John A. Tvedtnes argues that Lehi and his family were metalworkers; this knowledge would have been passed onto Nephi's descendants in the Old World.

John A. Tvedtnes

John A. Tvedtnes, The Most Correct Book: Insights from a Book of Mormon Scholar (Bountiful, UT: Cornerstone, 1999), 94-97

John A. Tvedtnes
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But we must still deal with the question of how Lehi acquired his wealth. As noted above from Nibley’s study, it is not reasonable to believe that Lehi could have accumulated wealth from agricultural pursuits. Caravaneering is Nibley’s recourse as the only reasonable means by which the prophet could have become rich. But another possibility suggests itself. There is evidence to show that Lehi and his family were craftsmen and artisans—probably metalworkers.

For example, we have Nephi’s keen interest in the sword of Laban when he encounters him drunk on the streets (1 Nephi 4:9). Nephi’s steel bow (1 Nephi 16:18) might also be an indication of his occupation. (His inability to repair the bow in the desert could be explained by either the lack of iron ore in the region or by the fact that the Lord had forbidden them to make fires, as noted in 1 Nephi 17:12.) And if Laban was somehow related to Lehi, as Nibley first suggested, then this might be further evidence that the family was involved in metal-working, for Laban was the custodian of the brass plates containing the scriptures.

When the Lord told Nephi, in the land of Bountiful, to build a ship, he had to give detailed instructions on how to do it (1 Nephi 17:8; 18; 1-4). But there is no record that Nephi had to ask how to prepare the metal tools with which he built the ship. Rather, he simply asked the Lord where he could find the “ore to molten, that I may make tools to construct the ship.” He then constructed a bellows, lit a fire and fabricated the tools (1 Nephi 17:8-11,16). Nephi stressed that he built the ship according to the way shown him by the Lord, but makes no similar statement regarding the smelting of ore and the making of the bellows and tools for building the ship (1 Nephi 18:1-2). Furthermore, while his brothers mocked his efforts to build a ship, they said not a (recorded) word about his abilities as a smith (1 Nephi 17:17).

Further evidence for Nephi’s metal-working skills came after the group’s arrival in the New World. He reported that they found “all manner of ore, both of gold, and of silver, and of copper” (1 Nephi 18:25). Nephi prepared the plates of ore from which the Book of Mormon ultimately developed, smelting the ore and forming the plates themselves. He also manufactured “many swords” based on the pattern of the weapon he had taken from Laban in Jerusalem (2 Nephi 5:14), though we cannot be sure that these were metal swords. The full range of his talents is explained in the verses that follow this entry:

And I did teach my people to build buildings, and to work in all manner of wood, and of iron, and of copper, and of brass, and of steel, and of gold, and of silver, and of precious ores, which were in great abundance. And I, Nephi, did build a temple . . . I, Nephi, did cause my people to be industrious, and to labor with their hands. (2 Nephi 5:15-17)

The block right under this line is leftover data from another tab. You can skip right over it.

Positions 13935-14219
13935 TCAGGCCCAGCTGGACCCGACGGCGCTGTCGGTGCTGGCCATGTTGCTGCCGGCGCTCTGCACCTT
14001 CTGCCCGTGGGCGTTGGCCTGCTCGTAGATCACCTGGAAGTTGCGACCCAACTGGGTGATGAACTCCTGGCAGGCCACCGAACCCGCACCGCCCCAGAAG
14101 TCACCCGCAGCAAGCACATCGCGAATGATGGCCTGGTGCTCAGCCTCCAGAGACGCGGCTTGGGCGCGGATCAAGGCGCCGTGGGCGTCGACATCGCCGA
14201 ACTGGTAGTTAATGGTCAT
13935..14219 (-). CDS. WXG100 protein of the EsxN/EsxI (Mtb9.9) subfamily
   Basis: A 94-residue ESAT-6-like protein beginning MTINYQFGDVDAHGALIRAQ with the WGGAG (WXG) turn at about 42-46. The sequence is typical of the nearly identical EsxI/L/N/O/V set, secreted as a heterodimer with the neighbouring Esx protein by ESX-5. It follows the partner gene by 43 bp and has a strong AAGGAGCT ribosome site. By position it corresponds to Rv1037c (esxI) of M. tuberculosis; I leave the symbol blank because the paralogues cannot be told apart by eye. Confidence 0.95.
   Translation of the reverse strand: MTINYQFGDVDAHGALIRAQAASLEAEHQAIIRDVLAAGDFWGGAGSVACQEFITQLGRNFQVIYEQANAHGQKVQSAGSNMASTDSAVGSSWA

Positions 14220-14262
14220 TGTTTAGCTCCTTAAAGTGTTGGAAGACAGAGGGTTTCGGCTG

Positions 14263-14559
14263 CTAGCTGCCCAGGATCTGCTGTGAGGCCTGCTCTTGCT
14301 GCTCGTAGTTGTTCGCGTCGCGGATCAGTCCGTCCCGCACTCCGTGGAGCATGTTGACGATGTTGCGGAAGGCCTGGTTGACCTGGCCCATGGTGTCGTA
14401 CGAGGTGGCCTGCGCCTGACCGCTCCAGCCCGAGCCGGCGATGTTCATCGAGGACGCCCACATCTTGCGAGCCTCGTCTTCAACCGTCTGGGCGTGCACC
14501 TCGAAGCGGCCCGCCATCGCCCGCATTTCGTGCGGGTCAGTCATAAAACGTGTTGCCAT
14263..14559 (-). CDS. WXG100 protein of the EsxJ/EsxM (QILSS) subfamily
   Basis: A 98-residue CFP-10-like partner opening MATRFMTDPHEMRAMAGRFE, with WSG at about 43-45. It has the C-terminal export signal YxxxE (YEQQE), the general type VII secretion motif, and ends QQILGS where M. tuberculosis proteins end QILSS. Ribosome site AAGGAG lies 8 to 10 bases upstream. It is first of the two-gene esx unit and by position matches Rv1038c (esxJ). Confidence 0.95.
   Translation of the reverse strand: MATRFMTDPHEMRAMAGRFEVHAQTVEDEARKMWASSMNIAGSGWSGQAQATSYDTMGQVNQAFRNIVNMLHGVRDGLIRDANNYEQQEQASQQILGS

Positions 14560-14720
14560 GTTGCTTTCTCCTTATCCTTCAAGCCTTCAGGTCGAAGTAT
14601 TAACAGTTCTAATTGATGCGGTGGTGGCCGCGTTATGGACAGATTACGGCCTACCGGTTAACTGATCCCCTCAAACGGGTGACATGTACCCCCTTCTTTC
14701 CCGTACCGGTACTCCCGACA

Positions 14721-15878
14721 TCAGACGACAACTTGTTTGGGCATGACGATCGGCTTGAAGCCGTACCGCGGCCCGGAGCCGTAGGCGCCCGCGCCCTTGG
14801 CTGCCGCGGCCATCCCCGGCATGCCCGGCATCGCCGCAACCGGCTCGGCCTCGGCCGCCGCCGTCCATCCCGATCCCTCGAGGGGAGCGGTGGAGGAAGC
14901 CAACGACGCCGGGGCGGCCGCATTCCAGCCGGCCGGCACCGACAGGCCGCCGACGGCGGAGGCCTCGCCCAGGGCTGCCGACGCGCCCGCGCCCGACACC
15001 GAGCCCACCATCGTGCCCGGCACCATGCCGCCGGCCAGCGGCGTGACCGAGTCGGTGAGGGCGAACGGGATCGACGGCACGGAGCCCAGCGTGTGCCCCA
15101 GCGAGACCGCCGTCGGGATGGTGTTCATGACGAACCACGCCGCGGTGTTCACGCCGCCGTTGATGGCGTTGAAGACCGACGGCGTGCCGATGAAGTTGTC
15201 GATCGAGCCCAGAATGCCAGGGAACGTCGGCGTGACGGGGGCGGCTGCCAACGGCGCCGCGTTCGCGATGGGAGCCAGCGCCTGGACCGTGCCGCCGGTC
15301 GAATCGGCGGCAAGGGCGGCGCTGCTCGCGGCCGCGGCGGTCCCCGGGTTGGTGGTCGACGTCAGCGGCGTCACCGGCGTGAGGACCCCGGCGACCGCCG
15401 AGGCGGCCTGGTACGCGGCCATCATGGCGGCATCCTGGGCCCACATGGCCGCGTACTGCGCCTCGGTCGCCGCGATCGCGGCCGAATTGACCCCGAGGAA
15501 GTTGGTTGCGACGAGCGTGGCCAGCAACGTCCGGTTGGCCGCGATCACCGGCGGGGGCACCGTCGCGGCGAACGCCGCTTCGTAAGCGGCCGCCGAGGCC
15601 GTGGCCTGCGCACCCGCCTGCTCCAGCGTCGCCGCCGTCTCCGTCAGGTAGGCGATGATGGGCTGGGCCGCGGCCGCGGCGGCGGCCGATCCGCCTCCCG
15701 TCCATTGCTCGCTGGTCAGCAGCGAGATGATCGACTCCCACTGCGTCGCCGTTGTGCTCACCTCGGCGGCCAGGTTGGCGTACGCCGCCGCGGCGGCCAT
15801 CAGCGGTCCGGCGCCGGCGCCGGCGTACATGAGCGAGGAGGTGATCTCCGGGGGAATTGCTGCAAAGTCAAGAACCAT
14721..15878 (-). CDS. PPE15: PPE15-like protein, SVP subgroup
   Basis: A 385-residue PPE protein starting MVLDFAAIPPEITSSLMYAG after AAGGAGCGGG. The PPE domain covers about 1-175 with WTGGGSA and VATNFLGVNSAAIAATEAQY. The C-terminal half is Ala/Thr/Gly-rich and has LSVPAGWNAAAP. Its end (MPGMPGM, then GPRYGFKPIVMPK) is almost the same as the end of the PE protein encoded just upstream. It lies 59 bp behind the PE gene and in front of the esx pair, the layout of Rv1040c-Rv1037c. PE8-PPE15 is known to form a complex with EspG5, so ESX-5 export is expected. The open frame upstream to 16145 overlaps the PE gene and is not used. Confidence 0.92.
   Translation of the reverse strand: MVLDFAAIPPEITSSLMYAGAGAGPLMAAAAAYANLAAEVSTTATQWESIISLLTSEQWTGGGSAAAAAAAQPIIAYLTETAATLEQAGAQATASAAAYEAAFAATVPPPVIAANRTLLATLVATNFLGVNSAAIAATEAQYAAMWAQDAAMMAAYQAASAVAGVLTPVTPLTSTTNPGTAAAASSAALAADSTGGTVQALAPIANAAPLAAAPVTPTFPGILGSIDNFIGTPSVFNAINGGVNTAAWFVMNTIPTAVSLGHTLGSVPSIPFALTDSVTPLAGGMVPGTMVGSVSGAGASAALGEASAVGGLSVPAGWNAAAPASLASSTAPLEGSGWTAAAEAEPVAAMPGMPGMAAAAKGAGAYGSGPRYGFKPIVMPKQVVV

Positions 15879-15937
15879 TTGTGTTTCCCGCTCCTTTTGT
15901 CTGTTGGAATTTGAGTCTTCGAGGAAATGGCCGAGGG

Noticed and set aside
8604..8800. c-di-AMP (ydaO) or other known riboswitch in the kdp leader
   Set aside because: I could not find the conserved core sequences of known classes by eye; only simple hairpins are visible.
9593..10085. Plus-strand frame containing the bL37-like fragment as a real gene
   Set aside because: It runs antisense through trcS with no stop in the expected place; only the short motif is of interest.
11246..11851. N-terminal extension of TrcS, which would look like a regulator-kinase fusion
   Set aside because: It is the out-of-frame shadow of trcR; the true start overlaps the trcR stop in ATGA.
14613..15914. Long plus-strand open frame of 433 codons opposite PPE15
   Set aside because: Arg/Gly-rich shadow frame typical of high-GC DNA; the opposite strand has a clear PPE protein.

The descendants of Lehi’s colony found “all manner of gold . . . and of silver, and of precious ore of every kind; and there were also curious workmen, who did work all kinds of ore and did refine it; and thus they did become rich” (Helaman 6:11; see Jacob 1:16; 2:12). One of Nephi’s descendants, Moroni, complained that he was running out of “room upon the plates,” and lamented, “and ore I have none” (Mormon 8:5). This implies that he knew what to do with the ore.

John W. Welch has suggested in private conversations with the author that the skepticism of Laman and Lemuel upon the discovery of the Liahona or compass outside Lehi’s tent one morning (1 Nephi 16:10) may be yet another indication of Nephi’s metalworking skills. Lehi’s elder sons seem not to be impressed by this marvelous instrument. Welch has proposed that this may be because they thought the brass ball-like device had been manufactured by their brother in an attempt to convince them that they were doing the right thing by following their father into the wilderness. He notes that 1 Nephi 16:38 refers to Nephi’s using “cunning crafts.” If this suggestion is correct, it would explain why Alma was so insistent in his declaration that no human hand could have fabricated the Liahona (Alma 37:38-39).

If Lehi and his family were metalworkers (living on a plot of land sufficiently large to grow crops as well), then the source of their wealth is readily explained. From Biblical passages (2 Kings 24:11-15; Jeremiah 24:1; 29:2), as well as the Assyrian and Babylonian documents of that era, we have learned that craftsmen and smiths were considered in Lehi’s day to belong to the upper class.

S. Kent Brown has suggested that Lehi’s family were bondservants to one or more Arabian clans during their sojourn in the desert. But it seems unlikely that a group of caravaneers could have been of much use in Arabia unless they actually travelled elsewhere with the caravans—travel that is never suggested by the Book of Mormon. Moreover, any Arabians already involved in the caravan trade would likely have been much more skilled at it than Lehi. On the other hand, desert nomads could clearly have made use of the skills of metalworkers. Indeed, itinerant metalworkers have long been known in the Middle East.

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